Gaelic broadcasting

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First use of Gaelic in British broadcasting

The first use of Gaelic in British broadcasting was on Saturday 10 November 1923 on the BBC's Glasgow station, 5SC, when the soprano, Miss May L. Smyllie, performed the Gaelic Song, "A Mhairi Bhan" (K. Fraser), followed by the old Gaelic Air, "Mo Shuil a'd Dheigh".

Aberdeen station's contribution

The BBC's first Gaelic broadcast was made on the Aberdeen station 2BD on 2 December 1923, when the Reverend John Bain of the High United Free Church delivered a religious address in the language. 19 days later, the station broadcast its first Gaelic songs as part of A Night of Scotch Music.

The BBC noted that: "It is appropriate, that Aberdeen, both as the station which is in closest touoh with the Highlands, and as a station which has as its director one of the foremost Gaelic singers of the day, should undertake the task of introducing into broadcast programmes that element of 'The Gaelic' for which there is a very distinct demand."[1]

The Aberdeen station director, Neil McLean, was responsible for Gaelic broadcasting in Scotland and his station broadcast a fortnightly half-an-hour of Gaelic. The editor of An Gaidheal, the Rev Neil Ross, said McLean's efforts had "done much to popularise Gaelic speech and music".[2] In 1928, McLean attended the Mod in Inverness in the hope of identifying new talent for broadcasting. Although there was an abundance of Gaelic scholars to undertake the literary part of the programmes, there was a lack of really good performers on the vocal side.[3]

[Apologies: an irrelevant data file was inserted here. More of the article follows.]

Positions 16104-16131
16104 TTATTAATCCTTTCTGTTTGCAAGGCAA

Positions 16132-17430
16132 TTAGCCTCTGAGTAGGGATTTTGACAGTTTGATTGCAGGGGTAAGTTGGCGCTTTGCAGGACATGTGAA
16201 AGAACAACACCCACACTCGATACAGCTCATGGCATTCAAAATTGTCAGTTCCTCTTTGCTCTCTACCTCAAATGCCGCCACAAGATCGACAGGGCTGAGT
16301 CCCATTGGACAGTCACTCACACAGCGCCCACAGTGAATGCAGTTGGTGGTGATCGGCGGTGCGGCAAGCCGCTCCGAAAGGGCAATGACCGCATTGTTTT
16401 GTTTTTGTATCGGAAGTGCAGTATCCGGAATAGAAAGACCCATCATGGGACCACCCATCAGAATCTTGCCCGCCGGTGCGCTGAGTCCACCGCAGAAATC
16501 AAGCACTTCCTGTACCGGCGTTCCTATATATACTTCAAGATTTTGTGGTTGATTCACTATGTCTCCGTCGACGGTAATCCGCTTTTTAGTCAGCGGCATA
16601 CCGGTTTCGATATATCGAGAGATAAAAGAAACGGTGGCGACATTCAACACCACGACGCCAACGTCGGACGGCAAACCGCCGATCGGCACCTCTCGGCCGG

Hugh Macphee

In anticipation of the opening of the new Highland transmitter at Burghead in 1936, which would extend broadcasting to many Gaelic-speaking communities in the Highlands and Islands, the BBC's Scottish Region boosted its commitment to Gaelic broadcasting. From January 1934, John Nicolson presented a series of Gaelic lessons from the Glasgow studio which were welcomed by a large audience, not only in Scotland but as far afield as Paris. The books used in these lessons were MacLaren's Gaelic Self-taught and Blackie's First Gaelic Reader. In response to requests the series made a regular return during the winter months on Tuesday nights.[4] When the early 1925 series ended in April, the 20-minute period it occupied was replaced with a new feature entitled Aitealan o'n lar, which ran over the spring and summer months covering topics such as plays, stories, talks, announcements and songs, all in Gaelic.

The biggest development however was the appointment of Hugh Macphee as Gaelic assistant on 1 October 1935. A native of Ballachulish in Lochaber, where he was educated, Macphee had been a leading light in the Gaelic movement. He had for thirteen years been secretary of Ceilidh nan Gaidheal, the only all-Gaelic literary society at the time, and for seven years assistant secretary to An Comunn Gaidhealach, the society for Highland culture which organised the annual Mods. His brother was James C Macphee, the Mod gold medalist and noted Gaelic radio singer.[5] Furthermore, as part of his remit to extend Gaelic broadcasting, he approached a number of leading Gaelic Societies in the Highlands with a view to securing the services of native Gaelic speakers and singers.[6]

Macphee and Miss MacRae were transferred to the Glasgow studios at the end of May 1936, where they continued their service to Gaelic listeners.[7]

Gaelic news